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Kajiado intensifies tree planting to combat climate change

PontyPridd Holdings, a non-governmental organization, seeks to plant over 400,000 trees in Kajiado West.PHOTO/KNA

By ENVIRONMENT CORRESPONDENT

newshub@eyewitness.africa

A tree planting campaign has been launched in Kajiado County as part of efforts to restore the eco-system and mitigate the effects of climate change.

The campaign spearheaded by PontyPridd Holdings, a non-governmental organization, seeks to plant over 400,000 trees on a 100-acre piece of land in Orgulului village, Kajiado West.

Speaking during the tree planting exercise, PontyPridd Holdings Managing Director Antony Wainaina, said trees play a crucial role in reducing carbon emissions and addressing adverse climate change impacts such as drought.

Wainaina revealed that the prolonged drought recently witnessed in the country was a result of climate change, caused by environmental degradation, and added that there was a need to embark on environmental conservation to prevent a repeat occurrence of the same.

“Our organization is key in supporting communities, institutions, and individuals that are concerned with environmental conservation. We promote such activities to reduce carbon emissions and restore the ecosystem,” he said.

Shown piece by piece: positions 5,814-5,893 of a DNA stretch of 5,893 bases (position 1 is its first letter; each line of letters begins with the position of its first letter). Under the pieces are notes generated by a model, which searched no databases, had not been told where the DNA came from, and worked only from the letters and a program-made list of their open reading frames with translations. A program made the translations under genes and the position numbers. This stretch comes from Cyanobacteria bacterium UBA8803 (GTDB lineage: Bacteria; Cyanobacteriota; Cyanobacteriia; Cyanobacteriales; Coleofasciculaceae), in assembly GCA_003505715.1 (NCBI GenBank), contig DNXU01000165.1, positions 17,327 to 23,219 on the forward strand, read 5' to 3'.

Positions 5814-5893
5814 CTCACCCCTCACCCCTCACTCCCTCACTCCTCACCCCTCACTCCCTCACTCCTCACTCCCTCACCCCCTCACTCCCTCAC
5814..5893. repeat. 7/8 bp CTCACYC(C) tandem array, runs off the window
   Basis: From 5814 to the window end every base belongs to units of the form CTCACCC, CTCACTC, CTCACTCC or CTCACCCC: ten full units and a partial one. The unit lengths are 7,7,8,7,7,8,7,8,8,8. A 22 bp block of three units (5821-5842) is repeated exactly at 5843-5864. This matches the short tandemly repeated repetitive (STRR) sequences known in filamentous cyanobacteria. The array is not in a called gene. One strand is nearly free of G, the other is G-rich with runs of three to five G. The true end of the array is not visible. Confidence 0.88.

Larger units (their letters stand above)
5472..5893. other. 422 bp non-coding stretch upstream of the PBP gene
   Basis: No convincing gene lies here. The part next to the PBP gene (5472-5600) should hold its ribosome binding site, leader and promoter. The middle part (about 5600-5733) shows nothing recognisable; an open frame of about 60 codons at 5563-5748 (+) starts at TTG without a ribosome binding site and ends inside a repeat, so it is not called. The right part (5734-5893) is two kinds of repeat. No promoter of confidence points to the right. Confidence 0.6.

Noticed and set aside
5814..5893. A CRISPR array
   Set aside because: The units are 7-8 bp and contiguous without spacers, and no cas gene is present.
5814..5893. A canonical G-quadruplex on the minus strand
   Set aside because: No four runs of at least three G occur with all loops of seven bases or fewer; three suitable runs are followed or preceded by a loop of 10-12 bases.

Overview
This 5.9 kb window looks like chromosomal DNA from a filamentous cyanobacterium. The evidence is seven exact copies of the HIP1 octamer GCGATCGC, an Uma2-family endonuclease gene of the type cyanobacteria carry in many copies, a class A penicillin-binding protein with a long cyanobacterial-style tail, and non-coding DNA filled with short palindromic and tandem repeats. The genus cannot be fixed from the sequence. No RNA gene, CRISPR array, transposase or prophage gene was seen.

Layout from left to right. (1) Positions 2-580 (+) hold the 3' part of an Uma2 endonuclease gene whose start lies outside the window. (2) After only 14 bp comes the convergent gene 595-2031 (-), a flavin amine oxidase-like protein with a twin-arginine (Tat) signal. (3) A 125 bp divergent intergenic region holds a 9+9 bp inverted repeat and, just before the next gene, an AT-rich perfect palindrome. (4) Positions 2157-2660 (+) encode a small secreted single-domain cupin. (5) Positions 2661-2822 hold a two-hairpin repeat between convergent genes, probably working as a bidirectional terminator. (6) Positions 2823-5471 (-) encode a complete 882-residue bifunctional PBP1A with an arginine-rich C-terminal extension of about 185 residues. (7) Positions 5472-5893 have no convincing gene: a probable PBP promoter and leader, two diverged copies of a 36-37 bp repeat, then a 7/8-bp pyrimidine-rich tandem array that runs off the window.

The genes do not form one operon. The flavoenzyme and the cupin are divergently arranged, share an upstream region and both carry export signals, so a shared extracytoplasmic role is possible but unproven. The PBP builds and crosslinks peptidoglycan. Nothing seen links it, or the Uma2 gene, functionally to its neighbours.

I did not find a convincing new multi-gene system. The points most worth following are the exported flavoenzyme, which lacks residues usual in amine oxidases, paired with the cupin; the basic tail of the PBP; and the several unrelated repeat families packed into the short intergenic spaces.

Transport PS Mohammed Daghar, who attended the occasion, said that in line with President William Ruto’s directive that seeks to plant 15 billion trees by the year 2032, the government was supporting initiatives and partnering with stakeholders in environmental conservation.

“We support efforts by stakeholders in environmental conservation to realize the President’s directive of planting 15 billion trees in Kenya by 2032 in a bid to mitigate climate change,” Daghar said.

While noting that the President set a new target of 30 per cent tree cover by 2032, up from the current 12.13 per cent, Daghar called on all Kenyans to plant trees in their homes, work places, schools, and institutions and nurture them to maturity to promote forest cover.

“I urge all Kenyans to plant trees in their homes, work places, and institutions. For Kenya to attain 30 per cent forest cover, each Kenyan needs to plant 30 trees every year; this translates to 300 trees in 10 years,” said Daghar.

According to a 2016 United Nations Environment Programme (UNEP) report, Kenya loses 70,000 hectares of forest each year to illegal logging.

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